APPLETON — The state Department of Natural Resources will soon sift through recommendations for changes to its deer management program, but it will be some time before hunters see the effects.
The teams compiling recommendations based on the governor-appointed deer trustee’s 2012 study will submit their final reports to the DNR today , Secretary Cathy Stepp said in a Thursday interview with Post-Crescent Media’s editorial board.
“Then we have to go back and package all the different comments and recommendations that came out of those committees. We’ll have a lot of work to do internally to kind of hash through a lot of that,” Stepp said. “And then of course, we have to take the package to the natural resources board, we’ll have to be engaging the tribes on discussions as well on what things they feel good about, too.”
Stepp has stayed out of the process up to this point.
“We’ve got a process to go yet, so it’s not like you’re going to see immediate happenings under the deer stands this fall. But yet moving forward, I really feel like we’re in the right direction,” Stepp said. “So we’ll see what comes out. I have no idea. I haven’t inserted myself in any way.”
The following is an edited transcript of Stepp’s interview with Post-Crescent Media’s editorial board:
What's the best practice for wolf management in the state?
Well, we think what we’re doing is the best practice or we wouldn’t be forwarding it. So we’ve been very conservative; we’ve had our first hunt last season as you know. We reached our quotas pretty early as far as being able to close the season earlier than what we thought it would take to actually get the job done.
Now we’ve gone through the spring and early summer, we’ve reevaluated estimates on population and we really didn’t see any change. And so I think that that’s a good thing ultimately because it means that we weren’t overzealous in the numbers that we set to harvest. That also means that we should look at perhaps being a little more ambitious in trying to manage the population — drop it by about 10 or 30 percent, I think, is what our biologists have come up with as an estimate with the current quota numbers. So 275 is what we set the quota at this time. Again we have to be really balanced in our approach. It’s a very sensitive, emotional subject to so many people.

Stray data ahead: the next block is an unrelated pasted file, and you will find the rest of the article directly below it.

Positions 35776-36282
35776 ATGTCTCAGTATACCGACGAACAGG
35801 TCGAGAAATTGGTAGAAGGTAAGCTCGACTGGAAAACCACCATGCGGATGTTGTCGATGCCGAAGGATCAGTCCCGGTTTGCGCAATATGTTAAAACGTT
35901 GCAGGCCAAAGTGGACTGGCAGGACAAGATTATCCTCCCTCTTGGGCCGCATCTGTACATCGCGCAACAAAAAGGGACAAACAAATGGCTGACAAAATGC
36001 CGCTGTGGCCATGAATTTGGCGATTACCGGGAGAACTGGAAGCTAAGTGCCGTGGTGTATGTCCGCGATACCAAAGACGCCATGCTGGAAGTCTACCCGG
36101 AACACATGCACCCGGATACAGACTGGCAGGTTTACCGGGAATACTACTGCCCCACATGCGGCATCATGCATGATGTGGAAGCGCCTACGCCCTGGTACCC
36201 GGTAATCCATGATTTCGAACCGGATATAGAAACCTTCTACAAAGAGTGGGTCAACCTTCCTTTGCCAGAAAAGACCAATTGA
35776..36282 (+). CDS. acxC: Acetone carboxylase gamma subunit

What's your view on the Gogebic Taconite protest situation and what's appropriate for each side?
My first concern when I saw the video of what happened out at the site was safety for our employees, for DNR. We’ve got staff that are going up to the region. We make sure we’ve got wardens accompanying our staff because of this. We want to make sure we’re ensuring the safety of our employees to the best of our ability.
As far as what the company is doing on their own for security, ultimately that’s their decision and I really don’t weigh in on that at all. But I understand the concern that they have for their employees based on what I saw in the video.
Minnesota was in the news recently for finding dangerous chemicals in its lakes. Does Wisconsin need to check its waters for these chemicals?
There’s studies going on in different states about that and what we do with any kind of study is we learn from each other as states. I think one of the most important things that we’ve learned is that we don’t all have to be doing the same kinds of things, that we can kind of learn from studies in different states.
We’re not doing that kind of particular study in Wisconsin and it’s not to say that we wouldn’t be in the future, but again we’re certainly watching with great interest what’s going on in Minnesota.
Holly Meyer: 920-993-1000, ext. 426, or email@example.com; on Twitter @HollyAMeyer